Work began on a new revegetation site for next year.

October 29 – November 2, 2007  

On Monday morning the Bosque en Medio de las Ruinas and La Cruz revegetation sites were watered. In the afternoon we got an invitation to help repaint some Eco-city murals that were in danger of being painted over because they were starting to fade. While some of the volunteers went to help Marcelo Luque with the murals, I went to the greenhouse with Jaime to water and check in on the plants.

Tuesday we went to Ricardito’s farm to water Bosque Encantado. After watering some volunteers went to the greenhouse to turn compost, weed, and water. Others stayed at the farm and began work on a new revegetation site for next year. Trails were cleared in a new area where trees will be planted. Site design is critical since the new sites will be several times larger than the current sites, about 300 trees per site instead of about 60-70.

The hardest part of the revegetation process is maintenance of the plants, i.e. watering for the first dry season to help the trees take root and increase survival rates. Sites are being designed with this in mind to minimize the time and effort it requires to water each site.

Sites will have natural divisions, allowing individuals to be responsible for watering a specific area and reduce repeated visits to trees to check if they got water. In some areas winding trails will lead to the trees, in others rows of trees will be planted, depending on the terrain. With such large sites efficiency will be crucial. Also, weekly watering of sites by a group of people can have a large impact on trails over the dry season and can create erosion. For this reason I am avoiding trails that go straight up steep hillsides and instead using zigzags where possible.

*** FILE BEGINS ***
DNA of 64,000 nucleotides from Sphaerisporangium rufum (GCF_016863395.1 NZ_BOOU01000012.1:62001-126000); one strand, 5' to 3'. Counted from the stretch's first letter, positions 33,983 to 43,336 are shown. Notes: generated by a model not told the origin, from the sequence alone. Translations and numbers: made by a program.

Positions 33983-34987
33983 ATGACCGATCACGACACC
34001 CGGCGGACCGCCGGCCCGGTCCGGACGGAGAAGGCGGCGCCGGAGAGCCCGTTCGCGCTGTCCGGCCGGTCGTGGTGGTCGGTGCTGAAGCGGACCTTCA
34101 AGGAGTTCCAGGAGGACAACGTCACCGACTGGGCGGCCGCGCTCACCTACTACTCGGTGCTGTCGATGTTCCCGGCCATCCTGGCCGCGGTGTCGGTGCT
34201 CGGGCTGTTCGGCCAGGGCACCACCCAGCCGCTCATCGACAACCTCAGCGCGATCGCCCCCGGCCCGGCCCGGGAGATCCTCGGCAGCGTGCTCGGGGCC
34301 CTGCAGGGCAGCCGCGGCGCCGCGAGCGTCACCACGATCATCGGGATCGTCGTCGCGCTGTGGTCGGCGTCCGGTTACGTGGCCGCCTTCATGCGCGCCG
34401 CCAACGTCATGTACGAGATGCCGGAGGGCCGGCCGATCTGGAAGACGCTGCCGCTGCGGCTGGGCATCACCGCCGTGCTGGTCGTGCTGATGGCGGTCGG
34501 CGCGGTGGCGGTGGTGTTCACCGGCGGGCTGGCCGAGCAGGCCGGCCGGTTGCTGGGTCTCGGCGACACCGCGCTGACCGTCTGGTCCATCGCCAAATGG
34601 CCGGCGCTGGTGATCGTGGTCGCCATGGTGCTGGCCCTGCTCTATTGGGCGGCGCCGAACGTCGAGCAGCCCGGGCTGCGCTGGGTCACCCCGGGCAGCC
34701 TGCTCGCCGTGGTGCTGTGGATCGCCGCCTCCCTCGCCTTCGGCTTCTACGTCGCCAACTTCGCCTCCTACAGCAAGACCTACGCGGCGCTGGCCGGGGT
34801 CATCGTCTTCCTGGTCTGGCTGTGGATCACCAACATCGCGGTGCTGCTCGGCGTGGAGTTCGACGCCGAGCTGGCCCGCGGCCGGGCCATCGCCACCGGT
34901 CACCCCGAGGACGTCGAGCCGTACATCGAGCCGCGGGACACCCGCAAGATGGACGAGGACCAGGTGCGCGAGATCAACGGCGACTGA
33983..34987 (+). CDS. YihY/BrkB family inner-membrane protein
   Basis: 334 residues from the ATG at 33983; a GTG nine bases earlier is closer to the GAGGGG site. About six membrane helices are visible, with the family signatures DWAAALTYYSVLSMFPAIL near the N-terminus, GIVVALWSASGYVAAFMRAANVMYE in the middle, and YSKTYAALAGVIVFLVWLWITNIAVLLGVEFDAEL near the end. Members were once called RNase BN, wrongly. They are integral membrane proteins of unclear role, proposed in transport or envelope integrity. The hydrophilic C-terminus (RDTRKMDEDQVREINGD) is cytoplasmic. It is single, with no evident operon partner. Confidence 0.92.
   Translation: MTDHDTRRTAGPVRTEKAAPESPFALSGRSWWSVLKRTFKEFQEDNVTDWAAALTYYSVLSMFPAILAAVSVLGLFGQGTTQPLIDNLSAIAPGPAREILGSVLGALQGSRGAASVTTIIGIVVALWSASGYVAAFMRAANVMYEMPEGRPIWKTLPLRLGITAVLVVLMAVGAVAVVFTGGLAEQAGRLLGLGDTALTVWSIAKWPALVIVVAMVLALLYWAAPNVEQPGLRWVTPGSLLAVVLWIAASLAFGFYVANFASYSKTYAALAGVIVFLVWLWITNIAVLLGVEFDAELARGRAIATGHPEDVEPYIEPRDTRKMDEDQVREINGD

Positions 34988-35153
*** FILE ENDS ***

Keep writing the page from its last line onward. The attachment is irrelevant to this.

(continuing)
On Wednesday everyone went to Fanca to fill water jugs at Jaime’s house. While there they did some bottle hunting around the neighborhood. We then split into groups; some people went to the greenhouse with the bottles and prepped them for transplanting. They also made some more soil for planting.

The other group took a truck ride into the El Toro watershed to water trees. While watering I met with one of the land owners who has a cistern nearby the revegetation site. I made an agreement to buy water for November and December. With water on location we won’t have more problems with bringing water into the area, which is quite a hassle. Relations with the landowners at this site have improved slightly.

In the afternoon we met up with some of the after-school students from Planet Drum’s Bioregionalismo class and headed over to the murals to finish painting, just in time for the city’s celebrations beginning on Friday!  

Thursday we started off at the greenhouse, collecting more Guachapeli seeds and doing more soil prep and filling bottles with it for transplanting. From there we walked to the Maria Dolores and Don Pepe sites to water. On the way more Guachapeli seeds were collected, this time from a Guachapeli Negro tree.   

On Friday the entire Planet Drum family took a field trip to visit our friend Orlando’s farm near San Isidro. After arriving, we took a walk up into the hills along a stream bed.  There were young Balsamo trees, a tree in danger of being extinct. While there Amarillo and Guasmo seeds were collected. 

We ate Guanabana, Maracuya, fresh Cacao and Grapefruit collected from plants on his farm. A delicious lunch was prepared with his family. Despite being a short trip because we had to catch a bus home early in the afternoon, all had a fantastic time and a lot of seeds were collected. 

Another action packed week here on the coast of Ecuador!

 Hasta luego,

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